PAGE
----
BMI (kg/m229.4 ± 5.2 29.3 ± 5.1  29.1 ± 4.9  29.1 ± 5.2  29.4 ± 5.2  0.21 (linear); <0.001 (quadratic)
Fasting plasma glucose: mmol/l (mg/dl) 8.2 [6.8–10.4] (148 [122–187]) 8.3 [6.9–10.4] (149 [124–187])  8.7 [7.2–10.7] (157 [130–193])  8.9 [7.4–10.9] (160 [133–196])  8.8 [7.2–10.5]* (158 [130–189])  <0.001
HbA1c (%) 7.2 [6.3–8.5] 6.9 [6.0–7.9]  7.0 [6.3–8.0]  7.1 [6.4–8.1]  7.3 [6.5–8.2]  <0.001
Systolic blood pressure (mmHg) 148 ± 22 148 ± 22  148 ± 24  148 ± 24  148 ± 24  0.91 (linear); 0.79 (quadratic)
≥130 mmHg 84.6 82.4  78.9  80.1  77.4  0.001
Diastolic blood pressure (mmHg) 81 ± 10 78 ± 11  77 ± 11  75 ± 12  73 ± 12  <0.001 (linear); 0.25 (quadratic)
≥80 mmHg 67.4 55.1  41.2  35.1  28.5  <0.001
Use of antihypertensive medication 47.6 51.9  53.0  54.6  55.6  <0.001
ACE inhibitors 19.1 24.7  27.7  34.1  34.9  <0.001
β-Blockers 16.7 17.9  17.0  14.0  14.7  0.023
Calcium channel blockers 18.7 20.3  19.4  20.4  20.2  0.70
Total serum cholesterol: mmol/l (mg/dl) 5.5 ± 1.1 (213 ± 43) 5.5 ± 1.0* (213 ± 39)  5.6 ± 1.1* (217 ± 43)  5.5 ± 1.1 (213 ± 43)  5.4 ± 1.0 (209 ± 39)  0.043 (linear); <0.001 (quadratic) 0.024
≥5.0 mmol/l (194 mg/dl) 68.9 72.0  70.2  69.4  65.2
HDL cholesterol: mmol/l (mg/dl) 1.06 ± 0.32 (41 ± 12) 1.09 ± 0.32 (42 ± 12)  1.11 ± 0.32 (43 ± 12)  1.14 ± 0.32 (44 ± 12)  1.19 ± 0.32 (46 ± 12)  <0.001 (linear); 0.016 (quadratic) <0.001
≤1.15 mmol/l (45 mg/dl) 67.2 66.5  61.6  55.9  50.3
LDL cholesterol: mmol/l (mg/dl)§ 3.5 ± 0.9 (135 ± 35) 3.5 ± 0.9 (135 ± 35)  3.4 ± 0.9 (132 ± 35)  3.4 ± 0.9 (132 ± 35)  3.3 ± 0.9 (128 ± 35)  <0.001 (linear); 0.036 (quadratic) <0.001
≥2.6 mmol/l (101 mg/dl) 87.5 85.3  83.0  80.3  77.2
Serum triglycerides: mmol/l (mg/dl) 1.9 (1.1–3.3) (168 (97–292)) 2.0 (1.2–3.4) (177 (106–301))  2.0 (1.2–3.4) (177 (106–301))  1.9 (1.1–3.3) (168 (97–292))  1.8 (1.0–3.0) (159 (89–266))  <0.001 (linear & quadratic) <0.001
≥1.7 mmol/l (151 mg/dl) 60.1 60.7  62.7  61.4  52.9
On lipid-lowering therapy 13.2 19.2  24.1  28.4  36.6  <0.001
Statins 8.1 13.0  18.5  24.5  32.0  <0.001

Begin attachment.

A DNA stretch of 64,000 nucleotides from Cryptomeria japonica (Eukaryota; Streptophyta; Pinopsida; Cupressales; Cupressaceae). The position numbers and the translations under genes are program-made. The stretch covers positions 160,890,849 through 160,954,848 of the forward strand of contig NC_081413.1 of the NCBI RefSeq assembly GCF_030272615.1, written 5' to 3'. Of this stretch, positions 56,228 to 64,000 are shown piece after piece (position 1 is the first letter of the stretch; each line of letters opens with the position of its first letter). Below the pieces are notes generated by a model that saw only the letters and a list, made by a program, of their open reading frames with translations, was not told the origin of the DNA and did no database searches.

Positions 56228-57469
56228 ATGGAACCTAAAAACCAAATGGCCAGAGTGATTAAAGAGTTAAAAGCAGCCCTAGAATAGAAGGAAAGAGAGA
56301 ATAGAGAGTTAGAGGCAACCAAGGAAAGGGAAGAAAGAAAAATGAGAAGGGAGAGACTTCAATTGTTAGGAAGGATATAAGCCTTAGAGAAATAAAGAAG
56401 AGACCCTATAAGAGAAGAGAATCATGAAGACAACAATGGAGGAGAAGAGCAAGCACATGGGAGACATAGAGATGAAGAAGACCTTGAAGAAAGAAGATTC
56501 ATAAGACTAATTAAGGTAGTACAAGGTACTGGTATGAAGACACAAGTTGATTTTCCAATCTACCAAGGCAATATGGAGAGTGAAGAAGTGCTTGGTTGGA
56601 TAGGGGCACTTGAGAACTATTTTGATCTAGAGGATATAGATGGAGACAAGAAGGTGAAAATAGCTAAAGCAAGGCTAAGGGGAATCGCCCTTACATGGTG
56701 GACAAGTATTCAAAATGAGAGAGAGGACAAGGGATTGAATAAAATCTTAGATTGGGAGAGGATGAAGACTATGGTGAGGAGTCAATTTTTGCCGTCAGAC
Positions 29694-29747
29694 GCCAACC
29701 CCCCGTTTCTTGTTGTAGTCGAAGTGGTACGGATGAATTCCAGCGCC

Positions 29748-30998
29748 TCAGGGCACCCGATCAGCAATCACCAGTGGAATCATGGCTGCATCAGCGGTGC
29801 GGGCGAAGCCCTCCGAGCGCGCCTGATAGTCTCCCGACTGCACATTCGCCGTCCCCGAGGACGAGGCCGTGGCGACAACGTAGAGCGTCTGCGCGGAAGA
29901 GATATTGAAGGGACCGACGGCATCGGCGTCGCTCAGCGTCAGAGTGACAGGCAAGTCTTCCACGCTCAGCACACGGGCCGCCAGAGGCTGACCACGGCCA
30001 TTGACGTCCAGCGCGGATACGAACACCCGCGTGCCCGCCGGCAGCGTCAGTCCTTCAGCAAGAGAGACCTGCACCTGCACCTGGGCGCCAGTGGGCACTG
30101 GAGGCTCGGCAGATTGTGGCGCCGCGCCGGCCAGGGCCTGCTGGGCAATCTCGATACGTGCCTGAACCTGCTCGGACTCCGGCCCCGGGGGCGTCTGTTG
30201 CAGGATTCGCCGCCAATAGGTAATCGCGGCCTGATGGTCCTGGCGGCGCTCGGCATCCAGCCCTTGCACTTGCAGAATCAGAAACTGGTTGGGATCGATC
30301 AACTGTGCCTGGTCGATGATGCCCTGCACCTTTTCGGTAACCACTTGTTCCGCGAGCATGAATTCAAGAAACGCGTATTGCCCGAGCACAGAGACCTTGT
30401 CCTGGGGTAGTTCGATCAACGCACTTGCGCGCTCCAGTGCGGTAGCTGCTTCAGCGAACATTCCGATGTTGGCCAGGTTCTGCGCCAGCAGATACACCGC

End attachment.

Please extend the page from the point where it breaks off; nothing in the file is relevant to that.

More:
Fibrates 4.9 6.1  5.7  4.4  4.9  0.28
Urine albumin–to–urine creatinine ratio: mg/mmol (μg/mg) 2.5 (0.7–9.4) (22 (6–83)) 2.4 (0.6–10.0)* (21 (5–88))  2.3 (0.5–11.4) (20 (4–101))  2.6 (0.5–12.8) (23 (4–113))  2.7 (0.5–14.2) (24 (4–126))  0.053 (linear); 0.003 (quadratic)
Serum creatinine (mmol/l) 86 ± 23 89 ± 22  95 ± 22  97 ± 28  99 ± 42  <0.001 (linear); 0.024 (quadratic) <0.001
Diabetes complications
None 33.2 26.1  25.0  19.7  15.5  <0.001
Microvascular only 34.2 37.4  35.4  37.6  37.9
Macrovascular only 12.6 12.0  10.8  9.9  8.6
Both 19.9 24.5  28.8  32.7  37.9

Data are means ± SD, geometric means (SD range), medians [interquartile range], or %.

*

P < 0.05 versus baseline;

P < 0.01 versus baseline;

P < 0.001 versus baseline (uncorrected for multiple comparisons);

§

LDL cholesterol was calculated using the Friedewald formula (not used when triglycerides ≥4.5 mmol/l [399 mg/dl; 5% of cases]);

tests for trend and between each review visit and baseline based on natural logarithm of serum triglycerides or urine albumin–to–urine creatinine ratio;

excluding statin and fibrate clinical trial participants from numerator.

FDS was funded by the Raine Foundation, University of Western Australia.

We thank the FDS staff for help with collecting and recording clinical information; the Biochemistry Department at Fremantle Hospital for performing laboratory tests; and the Diabetic Education, Podiatry, and Dietetic Departments for assistance with recruitment of patients.

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A table elsewhere in this issue shows conventional and Système International (SI) units and conversion factors for many substances.